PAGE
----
As they note themselves in the Background section of their Rectification Plan "Following the joint investigation of exploration activities, PIRSA issued formal instructions to Marathon... as the result of identification of specific breaches of lease conditions. These breaches must be completely addressed by Marathon before drilling can re-commence at EL 3258."

Can there really be any comeback for a company whose activities were expressly described by the state Premier as 'cowboy'? There are serious questions as to whether the government should ever have allowed exploration in the heart of the Arkaroola Wilderness Sanctuary in the first place (for me, certainly not!). But there are also serious questions as to whether they should countenance these specific operators to return to such a region given the serious and sustained nature of their breaches. Surely these have only confirmed that it was never appropriate for miners to be given access to this fragile area in the first place?

Let's start by looking again at the extent of the dumping scandal, in the company's own words. Here is an extract from their EL 3258 Rectification Plan, dated 4th of August 2008 and now approved - and published online - by Primary Industries and Resources SA (PIRSA):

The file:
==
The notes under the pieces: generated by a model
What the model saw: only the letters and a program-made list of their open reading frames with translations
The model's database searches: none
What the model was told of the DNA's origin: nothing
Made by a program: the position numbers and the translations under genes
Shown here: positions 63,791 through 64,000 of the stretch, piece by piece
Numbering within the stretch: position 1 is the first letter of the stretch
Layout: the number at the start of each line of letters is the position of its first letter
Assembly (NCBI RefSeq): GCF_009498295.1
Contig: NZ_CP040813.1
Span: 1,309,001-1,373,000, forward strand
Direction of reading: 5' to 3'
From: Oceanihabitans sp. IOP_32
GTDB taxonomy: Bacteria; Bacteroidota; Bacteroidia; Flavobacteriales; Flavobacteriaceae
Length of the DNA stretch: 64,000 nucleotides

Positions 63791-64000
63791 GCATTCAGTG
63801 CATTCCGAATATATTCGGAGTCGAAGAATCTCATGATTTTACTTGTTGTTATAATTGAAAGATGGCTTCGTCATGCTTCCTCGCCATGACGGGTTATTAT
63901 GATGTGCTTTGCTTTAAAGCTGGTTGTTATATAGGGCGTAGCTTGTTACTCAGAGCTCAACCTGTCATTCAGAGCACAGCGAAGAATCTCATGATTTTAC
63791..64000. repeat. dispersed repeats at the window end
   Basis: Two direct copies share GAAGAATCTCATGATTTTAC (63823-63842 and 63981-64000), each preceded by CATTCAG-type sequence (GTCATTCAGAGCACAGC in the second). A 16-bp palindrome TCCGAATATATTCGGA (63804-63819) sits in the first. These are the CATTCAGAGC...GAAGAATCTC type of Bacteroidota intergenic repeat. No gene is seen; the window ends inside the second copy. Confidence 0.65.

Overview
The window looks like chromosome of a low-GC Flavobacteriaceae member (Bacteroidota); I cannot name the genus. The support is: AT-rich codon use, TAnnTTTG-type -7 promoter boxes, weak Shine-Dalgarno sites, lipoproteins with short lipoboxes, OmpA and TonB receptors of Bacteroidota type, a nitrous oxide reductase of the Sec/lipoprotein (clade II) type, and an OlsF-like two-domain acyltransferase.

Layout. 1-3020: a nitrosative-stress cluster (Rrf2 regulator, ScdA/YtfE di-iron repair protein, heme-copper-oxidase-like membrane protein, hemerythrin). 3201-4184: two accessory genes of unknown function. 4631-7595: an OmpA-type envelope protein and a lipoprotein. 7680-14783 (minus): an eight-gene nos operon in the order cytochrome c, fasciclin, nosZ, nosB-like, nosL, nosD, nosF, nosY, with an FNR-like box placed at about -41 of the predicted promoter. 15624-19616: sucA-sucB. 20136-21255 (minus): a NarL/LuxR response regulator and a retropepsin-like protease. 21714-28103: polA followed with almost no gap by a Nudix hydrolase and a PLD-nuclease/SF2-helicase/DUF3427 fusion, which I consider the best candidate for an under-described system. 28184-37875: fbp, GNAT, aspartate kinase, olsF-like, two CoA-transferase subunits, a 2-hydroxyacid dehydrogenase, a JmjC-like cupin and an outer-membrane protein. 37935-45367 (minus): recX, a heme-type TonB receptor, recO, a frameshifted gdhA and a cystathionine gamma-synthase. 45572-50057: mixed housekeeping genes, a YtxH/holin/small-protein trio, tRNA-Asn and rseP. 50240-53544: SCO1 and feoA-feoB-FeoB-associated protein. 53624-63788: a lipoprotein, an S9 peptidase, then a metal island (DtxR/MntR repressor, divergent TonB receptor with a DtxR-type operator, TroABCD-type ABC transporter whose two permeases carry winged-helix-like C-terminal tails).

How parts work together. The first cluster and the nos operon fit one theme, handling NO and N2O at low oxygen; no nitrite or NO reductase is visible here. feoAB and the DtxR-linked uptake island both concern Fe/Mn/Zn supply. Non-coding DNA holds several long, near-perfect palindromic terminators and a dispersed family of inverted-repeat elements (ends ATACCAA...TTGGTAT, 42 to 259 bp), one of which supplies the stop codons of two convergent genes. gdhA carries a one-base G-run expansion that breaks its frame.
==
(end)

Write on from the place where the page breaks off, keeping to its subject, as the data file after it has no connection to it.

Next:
The material presently stored underground at Hodgkinson is in fact sample pulps returned from the laboratory and not drill cuttings. To that end, Marathon wishes to store this material post excavation for their potential future QA/QC requirements.
Twenty drums/barrels are presently stored at Hodgkinson, where they have been temporarily buried in an unused drill hole sump. These comprise 16 steel 205 L steel and 4 x 200L plastic screw top pickle barrels present containing sample pulps stored in Kraft packets contained in cardboard boxes. Their location has been marked with a star picket; therefore locating the pit should not be difficult.

So, it's not waste after all? That must be alright then! Are we to understand that this was some sort of 'temporary' storage system, given that it was 'marked with a star picket' and so shouldn't be 'difficult' to find?

Here's what PIRSA's own Field Investigation Final Report of May 2008 has to say about Hodgkinsons:
On 5 March 2008 PIRSA officers inspected the Hodgkinson disposal site, confirming the location provided by Marathon Resources. The site was marked by a star dropper with "Pulps 2006" welded onto the side. The area disturbed at the disposal site is approximately 10-12m long by 4-5m wide. The site is located approximately 35-45m from the major creek bank in the Yudanamutana George and approximately 3-4m from a small 1.5-2m deep incised drainage channel eroded by water flow off the hill directly to the north of the site.